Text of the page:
Results: All four confederates left their isolation rooms, having ignored the onerous word problems. Why shouldn't they ignore them? Wouldn't you? Instead they hovered near the supposed reward room. But the doors were closed and the room was soundproof, so that this effort to game the experiment couldn't work. You should have seen them, with their ears to the door and all. Biting their nails, muttering, reaching for the doorknob, then pulling it back. We are talking three million dollars, here, plus ice cream. (Of course there was no three million dollars and just a puddle of indifferent vanilla in a dirty dish, but the confederates didn't know that. Or at least, not from me.) Reaching, pulling back, reaching, pulling back. We had to laugh. They stayed there for hours. Then days. Three million, they were thinking. Finally they all passed out from dehydration and had to be taken to the Emergency Room, where their fellow-patients who were not comatose were asked to solve some onerous word problems. They all refused.


Methodological Note: All of the onerous word problems were sourced from The Big Book of Brain Bafflers, which was acquired at a Society for Ethical Culture tag sale and which everybody in the psych faculty lounge agrees is about as onerous a collection as they come. There is one about trying to get two chickens and a hungry weasel across a river that we're still not sure can be solved.


Conclusions: Higher cognitive functions such as logical problem-solving ability may be adversely affected by a number of factors, including dehydration and a phenomenon we're tentatively calling "Frustrated Reward Expectation." We hope to refine and further test these findings with our next experiment, which involves a diamond necklace, extended sensory deprivation, and this really weird peg-jumping puzzle purchased at the rest stop just past Exit 54.


Daniel Menaker is the editor of Grin & Tonic.


Moon Birds for Eternity


Eternity defies man's imagination and comprehension. It is not an object (in the way that this small, tri-fold leaflet printed on cornflower-blue bond paper is an object), nor is it a place (in the way that the northeast corner of 57th and Lexington in front of the Au Bon Pain where you accepted this leaflet from a bearded man in a plaid bow-tie and knit wool watch cap is a place); it is not a period of time -- such as the 36 hours that this leaflet will spend in your jacket pocket before you take it out to read it, somewhere where no one can see you (another place!). Eternity has no beginning and it has no end. This free leaflet about Eternity, to the contrary, has a beginning, which is now coming to a close, and an end, which is still several paragraphs off and on a different panel.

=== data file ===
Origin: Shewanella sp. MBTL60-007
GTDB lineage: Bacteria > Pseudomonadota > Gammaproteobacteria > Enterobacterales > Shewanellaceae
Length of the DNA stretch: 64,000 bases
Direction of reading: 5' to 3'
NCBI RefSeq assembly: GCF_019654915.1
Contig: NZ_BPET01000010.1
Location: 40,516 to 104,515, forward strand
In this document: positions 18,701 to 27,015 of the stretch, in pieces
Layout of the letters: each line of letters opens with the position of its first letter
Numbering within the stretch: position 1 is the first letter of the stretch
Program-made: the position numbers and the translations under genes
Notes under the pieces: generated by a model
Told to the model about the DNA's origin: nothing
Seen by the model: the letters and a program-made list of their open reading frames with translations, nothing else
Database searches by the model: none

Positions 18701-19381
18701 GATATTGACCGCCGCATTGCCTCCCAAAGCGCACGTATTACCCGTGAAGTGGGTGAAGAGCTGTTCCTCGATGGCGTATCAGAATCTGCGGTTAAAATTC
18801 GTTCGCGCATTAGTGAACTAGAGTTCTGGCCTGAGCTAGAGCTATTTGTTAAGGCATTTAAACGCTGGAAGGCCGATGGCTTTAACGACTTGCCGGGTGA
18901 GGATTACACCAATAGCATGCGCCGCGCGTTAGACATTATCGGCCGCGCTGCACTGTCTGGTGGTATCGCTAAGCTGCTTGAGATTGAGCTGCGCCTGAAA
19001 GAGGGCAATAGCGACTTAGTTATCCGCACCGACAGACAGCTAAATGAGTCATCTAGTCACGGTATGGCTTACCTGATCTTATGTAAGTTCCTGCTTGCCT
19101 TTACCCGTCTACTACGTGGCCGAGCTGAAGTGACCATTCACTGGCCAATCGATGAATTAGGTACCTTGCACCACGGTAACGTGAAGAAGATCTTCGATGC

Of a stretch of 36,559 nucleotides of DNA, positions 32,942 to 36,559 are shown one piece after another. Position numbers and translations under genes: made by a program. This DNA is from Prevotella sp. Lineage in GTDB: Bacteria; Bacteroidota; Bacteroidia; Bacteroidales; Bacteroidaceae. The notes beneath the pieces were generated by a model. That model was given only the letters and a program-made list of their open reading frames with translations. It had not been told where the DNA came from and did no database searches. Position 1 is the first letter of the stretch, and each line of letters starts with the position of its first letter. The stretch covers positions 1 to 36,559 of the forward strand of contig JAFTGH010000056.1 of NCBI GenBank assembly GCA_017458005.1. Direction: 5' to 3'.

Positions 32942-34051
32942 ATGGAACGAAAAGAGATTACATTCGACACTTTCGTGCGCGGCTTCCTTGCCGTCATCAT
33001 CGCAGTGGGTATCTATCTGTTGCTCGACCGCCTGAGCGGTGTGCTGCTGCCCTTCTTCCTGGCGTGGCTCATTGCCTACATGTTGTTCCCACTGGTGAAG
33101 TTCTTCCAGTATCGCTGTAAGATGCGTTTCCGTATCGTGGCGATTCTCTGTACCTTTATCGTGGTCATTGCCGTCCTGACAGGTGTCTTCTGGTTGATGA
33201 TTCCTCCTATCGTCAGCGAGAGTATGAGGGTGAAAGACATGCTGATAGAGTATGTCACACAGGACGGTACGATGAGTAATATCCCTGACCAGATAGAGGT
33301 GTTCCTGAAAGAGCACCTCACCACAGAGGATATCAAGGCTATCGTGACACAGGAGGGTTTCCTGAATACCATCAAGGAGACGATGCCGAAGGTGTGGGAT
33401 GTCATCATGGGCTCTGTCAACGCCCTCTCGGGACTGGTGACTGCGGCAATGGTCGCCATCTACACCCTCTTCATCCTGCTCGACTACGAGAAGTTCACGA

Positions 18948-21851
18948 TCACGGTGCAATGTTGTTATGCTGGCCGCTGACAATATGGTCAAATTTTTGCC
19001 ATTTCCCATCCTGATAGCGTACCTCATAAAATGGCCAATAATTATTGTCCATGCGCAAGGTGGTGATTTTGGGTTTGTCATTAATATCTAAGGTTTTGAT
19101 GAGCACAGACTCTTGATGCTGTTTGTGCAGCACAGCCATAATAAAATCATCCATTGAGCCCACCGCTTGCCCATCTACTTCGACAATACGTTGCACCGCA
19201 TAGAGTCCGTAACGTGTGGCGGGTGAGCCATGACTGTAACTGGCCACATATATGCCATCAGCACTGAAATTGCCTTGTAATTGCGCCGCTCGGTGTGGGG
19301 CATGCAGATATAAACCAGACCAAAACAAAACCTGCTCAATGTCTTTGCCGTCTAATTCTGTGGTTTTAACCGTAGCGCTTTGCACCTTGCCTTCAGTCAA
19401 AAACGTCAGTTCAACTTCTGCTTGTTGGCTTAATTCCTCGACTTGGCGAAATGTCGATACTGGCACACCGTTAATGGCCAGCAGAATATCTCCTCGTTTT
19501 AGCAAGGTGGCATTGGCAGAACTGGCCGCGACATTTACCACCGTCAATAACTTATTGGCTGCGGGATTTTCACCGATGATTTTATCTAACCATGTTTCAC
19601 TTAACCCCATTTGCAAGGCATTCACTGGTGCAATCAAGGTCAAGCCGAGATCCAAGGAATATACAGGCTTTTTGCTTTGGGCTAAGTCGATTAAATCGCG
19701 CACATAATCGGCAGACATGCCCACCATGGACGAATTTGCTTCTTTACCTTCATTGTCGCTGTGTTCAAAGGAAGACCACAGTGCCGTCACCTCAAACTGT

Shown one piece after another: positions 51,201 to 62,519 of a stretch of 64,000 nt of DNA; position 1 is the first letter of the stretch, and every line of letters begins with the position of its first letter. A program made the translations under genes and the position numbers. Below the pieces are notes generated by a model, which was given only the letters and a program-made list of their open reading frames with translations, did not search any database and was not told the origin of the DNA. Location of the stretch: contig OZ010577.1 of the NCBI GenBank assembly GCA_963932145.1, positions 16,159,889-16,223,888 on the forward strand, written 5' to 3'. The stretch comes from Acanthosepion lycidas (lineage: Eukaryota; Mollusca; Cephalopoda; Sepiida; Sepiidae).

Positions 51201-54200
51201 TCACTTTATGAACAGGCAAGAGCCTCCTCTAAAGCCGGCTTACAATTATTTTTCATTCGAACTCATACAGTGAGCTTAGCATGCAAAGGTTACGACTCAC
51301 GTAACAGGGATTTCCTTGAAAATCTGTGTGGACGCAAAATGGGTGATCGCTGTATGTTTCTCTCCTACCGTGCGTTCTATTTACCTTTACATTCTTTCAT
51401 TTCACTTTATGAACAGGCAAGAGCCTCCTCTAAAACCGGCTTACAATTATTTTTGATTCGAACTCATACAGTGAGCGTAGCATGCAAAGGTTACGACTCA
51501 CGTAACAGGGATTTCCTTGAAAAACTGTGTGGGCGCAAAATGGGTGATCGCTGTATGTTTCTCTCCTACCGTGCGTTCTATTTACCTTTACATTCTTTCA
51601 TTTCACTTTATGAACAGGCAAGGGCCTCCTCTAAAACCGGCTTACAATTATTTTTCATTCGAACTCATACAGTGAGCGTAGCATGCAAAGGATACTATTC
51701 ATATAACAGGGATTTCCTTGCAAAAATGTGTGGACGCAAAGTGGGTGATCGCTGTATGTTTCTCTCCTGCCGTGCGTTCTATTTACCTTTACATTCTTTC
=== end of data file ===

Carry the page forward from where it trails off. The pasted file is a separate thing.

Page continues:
Man is a creature of time -- he tells time, takes his time, and keeps time. Some men bide time; others waste time; still others kill time. A lot of people wish they could stop time, especially when they have a dentist appointment, but time marches on, in this particular example accompanied by the whine of the drill. Yet time, as important as it is, has no relation to Eternity. Eternity is unique and incomparable. It has no measurable length, breadth, depth, nor heighth. It offers no opportunity to change our eternal destinies chosen for us by the Ruler, for it is everlastingly the same. It does not care whether you put an -h at the end of "height", for Eternity is not concerned with Spelling.


With the end of time, Eternity will reveal many wonders and miracles that cannot be understood in our day. When the Ruler returns all eyes shall see him (Dissemination 1:7). He will sit on a throne and "all nations" shall be gathered before Him in judgment (Michmethah 25:31; Thesmothetians 5:10). The skeptic finds such scenarii impossible. And that's understandable, since "all eyes" means billions of eyes -- those of every land and sea creature, the resurrected dead as well as the living, including zombies, but only the good kind. It boggles the mind to think of all nations gathered as one before the judgment throne -- especially when you realize how difficult it is to get representatives from the 193 member states to convene in the General Assembly of the United Nations without causing severe traffic problems in Midtown Manhattan, not far from where you first came into possession of this leaflet. Those who think it incredible, however, must remember that time will have fled and Eternity has no limitations. In other words, to put it in layman's terms, Eternity has all day.